I would not want to see this merged, so as to not encourage in-circuit flashing on boards which are not designed for that due to the potential risks involved.
Breaking hardware is easier than one could think: just powering a mainboard via a clip can violate the power sequencing requirements of the board and damage to other ICs on the board. Even using an external power supply could harm some boards. Overloading data pins is very easy to do. Even using an ohmeter (multimeter in resistance mode) on an unpowered board can kill circuits.
Let's see some examples. Let's suppose we have a chip (e.g. a southbridge) that uses two voltage rails: rail A (3.3V) and rail B (1.8V). Suppose we're only powering one rail at a time, while the other rail is left unpowered (therefore, at zero volts). The voltage difference between both rails (A - B) changes significantly:
Normal: 3.3V - 1.8V = 1.5V
Only rail A: 3.3V - 0V = 3.3V
Only rail B: 0V - 1.8V = -1.8V
The rail A case means that some parts of the chip would see more than twice of the voltage they expect. Doesn't look good.
The rail B case is even worse: some parts of the chip would be reverse-biased (powered backwards). I don't even want to think about it.
If there are protection diodes, you could survive such a disaster. But how do you know they are installed in first place? They could be omitted on designs with a strict power sequence, or on cheap designs. Moreover, if any of these diodes is clamping the voltage down to a safe level, this means more current is drawn from the programmer. Most 3.3V regulators on flashers are tiny and easy to overload, and their failure mode usually results in them passing through their input voltage to the output, which is usually 5V from the USB ports. Then, everything gets overvolted, and things die.
Some people suggest using a beefier external power supply, such as an ATX computer PSU, if the flasher is not giving out enough power. That is an insane recommendation nobody should ever follow unless their goal is to light that board on fire. If any clamp circuits were active and overloading the flasher's (relatively weak) voltage source to protect the board, they will now have to handle currents of up to a few dozen amps, coming from the external PSU. Do you like fireworks?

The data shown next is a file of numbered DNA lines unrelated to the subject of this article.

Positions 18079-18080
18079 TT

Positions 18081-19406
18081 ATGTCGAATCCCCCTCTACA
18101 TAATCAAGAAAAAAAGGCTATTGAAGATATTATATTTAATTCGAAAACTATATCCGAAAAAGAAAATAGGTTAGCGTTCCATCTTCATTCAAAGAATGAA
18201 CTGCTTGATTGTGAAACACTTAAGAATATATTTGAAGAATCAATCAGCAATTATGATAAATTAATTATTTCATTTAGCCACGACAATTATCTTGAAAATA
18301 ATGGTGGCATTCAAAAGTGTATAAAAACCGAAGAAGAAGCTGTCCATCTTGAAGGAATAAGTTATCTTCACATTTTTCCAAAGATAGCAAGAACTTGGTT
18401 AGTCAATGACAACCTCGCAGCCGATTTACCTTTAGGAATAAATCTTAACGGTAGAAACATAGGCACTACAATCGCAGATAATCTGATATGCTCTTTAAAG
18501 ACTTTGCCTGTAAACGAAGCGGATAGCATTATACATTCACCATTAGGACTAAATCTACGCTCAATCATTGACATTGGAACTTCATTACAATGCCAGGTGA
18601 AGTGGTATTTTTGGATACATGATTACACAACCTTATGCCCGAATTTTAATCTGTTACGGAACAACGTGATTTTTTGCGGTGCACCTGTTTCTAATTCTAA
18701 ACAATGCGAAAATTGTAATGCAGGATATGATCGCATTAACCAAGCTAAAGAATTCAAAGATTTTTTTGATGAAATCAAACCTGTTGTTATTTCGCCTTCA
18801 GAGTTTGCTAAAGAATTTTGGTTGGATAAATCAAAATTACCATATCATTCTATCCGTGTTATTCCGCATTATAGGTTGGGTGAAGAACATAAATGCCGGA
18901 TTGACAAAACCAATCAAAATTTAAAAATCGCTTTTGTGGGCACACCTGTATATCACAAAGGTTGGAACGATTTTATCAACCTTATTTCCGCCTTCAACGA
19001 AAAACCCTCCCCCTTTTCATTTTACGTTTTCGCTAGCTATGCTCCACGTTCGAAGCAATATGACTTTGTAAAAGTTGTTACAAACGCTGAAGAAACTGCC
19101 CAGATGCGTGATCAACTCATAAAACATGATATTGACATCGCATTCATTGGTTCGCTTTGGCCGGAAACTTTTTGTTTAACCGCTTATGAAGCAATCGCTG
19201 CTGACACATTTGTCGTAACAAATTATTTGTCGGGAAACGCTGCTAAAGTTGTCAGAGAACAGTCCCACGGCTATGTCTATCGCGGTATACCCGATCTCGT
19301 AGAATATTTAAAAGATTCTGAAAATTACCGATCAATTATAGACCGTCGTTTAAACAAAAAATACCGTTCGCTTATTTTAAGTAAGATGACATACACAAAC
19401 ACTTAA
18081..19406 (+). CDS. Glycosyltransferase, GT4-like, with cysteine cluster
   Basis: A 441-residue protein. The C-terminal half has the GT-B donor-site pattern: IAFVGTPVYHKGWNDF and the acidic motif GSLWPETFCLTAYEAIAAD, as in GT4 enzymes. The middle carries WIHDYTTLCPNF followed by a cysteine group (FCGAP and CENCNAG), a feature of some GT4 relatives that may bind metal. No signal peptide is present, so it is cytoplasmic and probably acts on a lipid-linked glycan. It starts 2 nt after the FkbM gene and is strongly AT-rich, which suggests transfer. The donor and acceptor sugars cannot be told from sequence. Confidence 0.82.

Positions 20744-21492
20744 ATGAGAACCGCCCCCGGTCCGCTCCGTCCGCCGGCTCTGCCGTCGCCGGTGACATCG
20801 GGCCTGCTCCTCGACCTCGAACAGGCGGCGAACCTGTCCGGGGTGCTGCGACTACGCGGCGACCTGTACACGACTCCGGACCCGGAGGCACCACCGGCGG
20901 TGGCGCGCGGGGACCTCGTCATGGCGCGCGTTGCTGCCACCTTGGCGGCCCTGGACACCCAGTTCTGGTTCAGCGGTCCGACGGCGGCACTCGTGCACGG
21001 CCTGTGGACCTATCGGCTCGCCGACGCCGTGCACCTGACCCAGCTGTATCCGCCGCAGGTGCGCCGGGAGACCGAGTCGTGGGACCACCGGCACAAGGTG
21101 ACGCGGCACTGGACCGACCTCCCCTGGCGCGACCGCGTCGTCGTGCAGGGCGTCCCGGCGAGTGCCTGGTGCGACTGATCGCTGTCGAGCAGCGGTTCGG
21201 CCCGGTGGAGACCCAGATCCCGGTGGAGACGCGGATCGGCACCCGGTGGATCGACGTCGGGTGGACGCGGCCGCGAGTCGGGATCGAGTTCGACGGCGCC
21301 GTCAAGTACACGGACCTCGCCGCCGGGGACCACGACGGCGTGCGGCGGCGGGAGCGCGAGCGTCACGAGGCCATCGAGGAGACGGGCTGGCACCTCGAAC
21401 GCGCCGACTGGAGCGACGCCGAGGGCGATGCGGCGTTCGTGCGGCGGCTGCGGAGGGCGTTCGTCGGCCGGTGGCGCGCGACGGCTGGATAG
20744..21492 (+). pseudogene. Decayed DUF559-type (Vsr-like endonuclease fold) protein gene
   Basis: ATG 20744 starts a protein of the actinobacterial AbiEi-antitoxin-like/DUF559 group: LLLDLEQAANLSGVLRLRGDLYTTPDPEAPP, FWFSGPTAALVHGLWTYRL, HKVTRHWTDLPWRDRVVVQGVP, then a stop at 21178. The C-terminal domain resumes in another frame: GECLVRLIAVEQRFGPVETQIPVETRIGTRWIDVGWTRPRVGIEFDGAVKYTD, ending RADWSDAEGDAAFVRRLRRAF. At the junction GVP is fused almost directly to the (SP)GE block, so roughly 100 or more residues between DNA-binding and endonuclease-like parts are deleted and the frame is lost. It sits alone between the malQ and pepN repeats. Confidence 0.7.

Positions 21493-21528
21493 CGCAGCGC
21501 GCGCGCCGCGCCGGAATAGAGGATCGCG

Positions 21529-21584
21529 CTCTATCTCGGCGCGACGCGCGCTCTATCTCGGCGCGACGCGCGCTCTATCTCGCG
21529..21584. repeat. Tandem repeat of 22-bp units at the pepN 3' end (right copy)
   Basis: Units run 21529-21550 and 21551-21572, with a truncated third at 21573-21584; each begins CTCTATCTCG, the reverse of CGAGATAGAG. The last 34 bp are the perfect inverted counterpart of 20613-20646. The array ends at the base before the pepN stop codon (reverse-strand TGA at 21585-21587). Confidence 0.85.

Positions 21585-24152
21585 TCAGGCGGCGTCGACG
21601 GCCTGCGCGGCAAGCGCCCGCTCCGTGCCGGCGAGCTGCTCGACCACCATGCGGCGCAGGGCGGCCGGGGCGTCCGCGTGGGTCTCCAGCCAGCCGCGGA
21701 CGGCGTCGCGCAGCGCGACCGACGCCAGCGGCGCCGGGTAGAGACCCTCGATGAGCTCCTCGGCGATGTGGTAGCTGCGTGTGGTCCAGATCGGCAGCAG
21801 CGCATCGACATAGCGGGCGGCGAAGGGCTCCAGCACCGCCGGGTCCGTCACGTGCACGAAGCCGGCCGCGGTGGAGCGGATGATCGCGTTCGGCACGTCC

If you're powering the board using its own power supply, so that the flash chip is powered by the board itself, not the programmer, then you have to deal with the other active masters on the SPI bus (ideally, just one). If you can make all of them stay idle or in reset, the SPI bus should be inactive and you should be able to flash without requiring this mode.
If you can't make the other SPI masters shut up, then your flasher will be fighting with the other masters on the SPI bus. Data corruption aside, if a master drives a pin high while the other one drives the same pin low, then we have problems.
If the circuit board has resistors between the flash chip and the onboard masters, the onboard masters will have a higher impedance than your flasher, so theoretically you could probably flash fine without needing this mode.
However, if the board has no resistors between the masters (usually the case on cheap boards), you have a short-circuit. On most SPI masters, the absolute maximum allowable current flowing through I/O pins is very low. A short-circuit can easily kill those pins, and thus render the SPI interface useless. And killing a CH341A that way will hurt much less than killing a computer mainboard with a soldered CPU.
If somebody wants to flash a mainboard which is not designed to be flashed in-circuit, they should consider removing the flash chip. If flashing needs to be done regularly, then they should consider making the flash chip easily removable by installing a socket, or modifying the board so that it can handle in-circuit flashing: a diode on VCC to prevent powering the rest of the board, and resistors on the data signals to avoid driving outputs. Some boards' design makes the last option impossible to sanely implement, though.
I can see why people want to avoid doing any of the above: it involves using soldering equipment on rather small components. Without soldering, there's no good solution.
Patch set 6:
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